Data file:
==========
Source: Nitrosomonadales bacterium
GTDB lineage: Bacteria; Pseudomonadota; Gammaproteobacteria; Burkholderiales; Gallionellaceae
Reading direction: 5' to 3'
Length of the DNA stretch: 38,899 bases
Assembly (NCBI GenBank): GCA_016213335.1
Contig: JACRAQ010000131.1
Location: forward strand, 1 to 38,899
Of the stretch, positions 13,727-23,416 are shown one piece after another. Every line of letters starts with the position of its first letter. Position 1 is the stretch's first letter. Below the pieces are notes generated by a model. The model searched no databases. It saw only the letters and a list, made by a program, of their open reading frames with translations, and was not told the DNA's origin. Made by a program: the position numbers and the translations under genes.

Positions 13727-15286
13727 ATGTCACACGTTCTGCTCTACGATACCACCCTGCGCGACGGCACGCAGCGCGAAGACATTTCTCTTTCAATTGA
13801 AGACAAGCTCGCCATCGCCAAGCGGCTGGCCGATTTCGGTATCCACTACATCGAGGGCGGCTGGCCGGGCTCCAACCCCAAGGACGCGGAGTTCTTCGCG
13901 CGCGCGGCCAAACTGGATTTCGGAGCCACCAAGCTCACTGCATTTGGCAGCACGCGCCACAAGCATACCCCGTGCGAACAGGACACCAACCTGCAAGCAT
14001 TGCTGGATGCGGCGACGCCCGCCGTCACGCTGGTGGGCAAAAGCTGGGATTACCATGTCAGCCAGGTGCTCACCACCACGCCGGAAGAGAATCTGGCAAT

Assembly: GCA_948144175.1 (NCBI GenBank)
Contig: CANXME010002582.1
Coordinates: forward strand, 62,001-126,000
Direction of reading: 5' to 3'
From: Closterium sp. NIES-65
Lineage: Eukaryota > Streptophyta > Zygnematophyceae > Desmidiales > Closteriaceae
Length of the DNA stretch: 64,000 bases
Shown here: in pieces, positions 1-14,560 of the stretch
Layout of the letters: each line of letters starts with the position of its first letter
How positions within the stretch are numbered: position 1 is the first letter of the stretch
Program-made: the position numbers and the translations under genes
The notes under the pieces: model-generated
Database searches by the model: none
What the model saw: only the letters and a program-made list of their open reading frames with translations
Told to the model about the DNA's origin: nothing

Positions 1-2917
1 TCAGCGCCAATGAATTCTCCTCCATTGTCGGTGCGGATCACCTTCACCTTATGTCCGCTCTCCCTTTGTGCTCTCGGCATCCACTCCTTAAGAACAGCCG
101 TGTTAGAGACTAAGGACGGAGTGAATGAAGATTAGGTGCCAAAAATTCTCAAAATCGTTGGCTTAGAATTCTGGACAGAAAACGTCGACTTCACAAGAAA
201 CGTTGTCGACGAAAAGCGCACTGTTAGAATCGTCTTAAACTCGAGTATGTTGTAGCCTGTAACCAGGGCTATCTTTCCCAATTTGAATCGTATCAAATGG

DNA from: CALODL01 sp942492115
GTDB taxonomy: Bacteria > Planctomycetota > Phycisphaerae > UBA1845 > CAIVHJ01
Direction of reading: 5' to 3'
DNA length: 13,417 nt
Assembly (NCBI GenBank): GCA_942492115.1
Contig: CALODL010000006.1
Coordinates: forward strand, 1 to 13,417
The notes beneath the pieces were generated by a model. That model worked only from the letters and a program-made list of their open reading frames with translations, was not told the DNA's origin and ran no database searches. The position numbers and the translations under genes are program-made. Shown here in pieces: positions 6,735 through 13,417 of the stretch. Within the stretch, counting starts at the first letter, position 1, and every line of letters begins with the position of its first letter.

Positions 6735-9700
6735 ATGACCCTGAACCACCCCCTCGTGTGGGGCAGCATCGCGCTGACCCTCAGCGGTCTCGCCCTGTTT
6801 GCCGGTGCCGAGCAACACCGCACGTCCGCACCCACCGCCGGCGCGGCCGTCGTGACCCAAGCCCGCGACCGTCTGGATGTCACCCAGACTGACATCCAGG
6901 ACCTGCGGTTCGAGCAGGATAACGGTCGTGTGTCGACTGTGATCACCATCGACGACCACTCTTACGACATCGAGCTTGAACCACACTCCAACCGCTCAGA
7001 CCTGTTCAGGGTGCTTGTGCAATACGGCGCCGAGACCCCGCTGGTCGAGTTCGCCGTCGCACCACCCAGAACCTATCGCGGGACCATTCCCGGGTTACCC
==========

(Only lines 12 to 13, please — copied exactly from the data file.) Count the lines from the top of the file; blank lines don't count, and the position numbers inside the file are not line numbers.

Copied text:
13901 CGCGCGGCCAAACTGGATTTCGGAGCCACCAAGCTCACTGCATTTGGCAGCACGCGCCACAAGCATACCCCGTGCGAACAGGACACCAACCTGCAAGCAT
14001 TGCTGGATGCGGCGACGCCCGCCGTCACGCTGGTGGGCAAAAGCTGGGATTACCATGTCAGCCAGGTGCTCACCACCACGCCGGAAGAGAATCTGGCAAT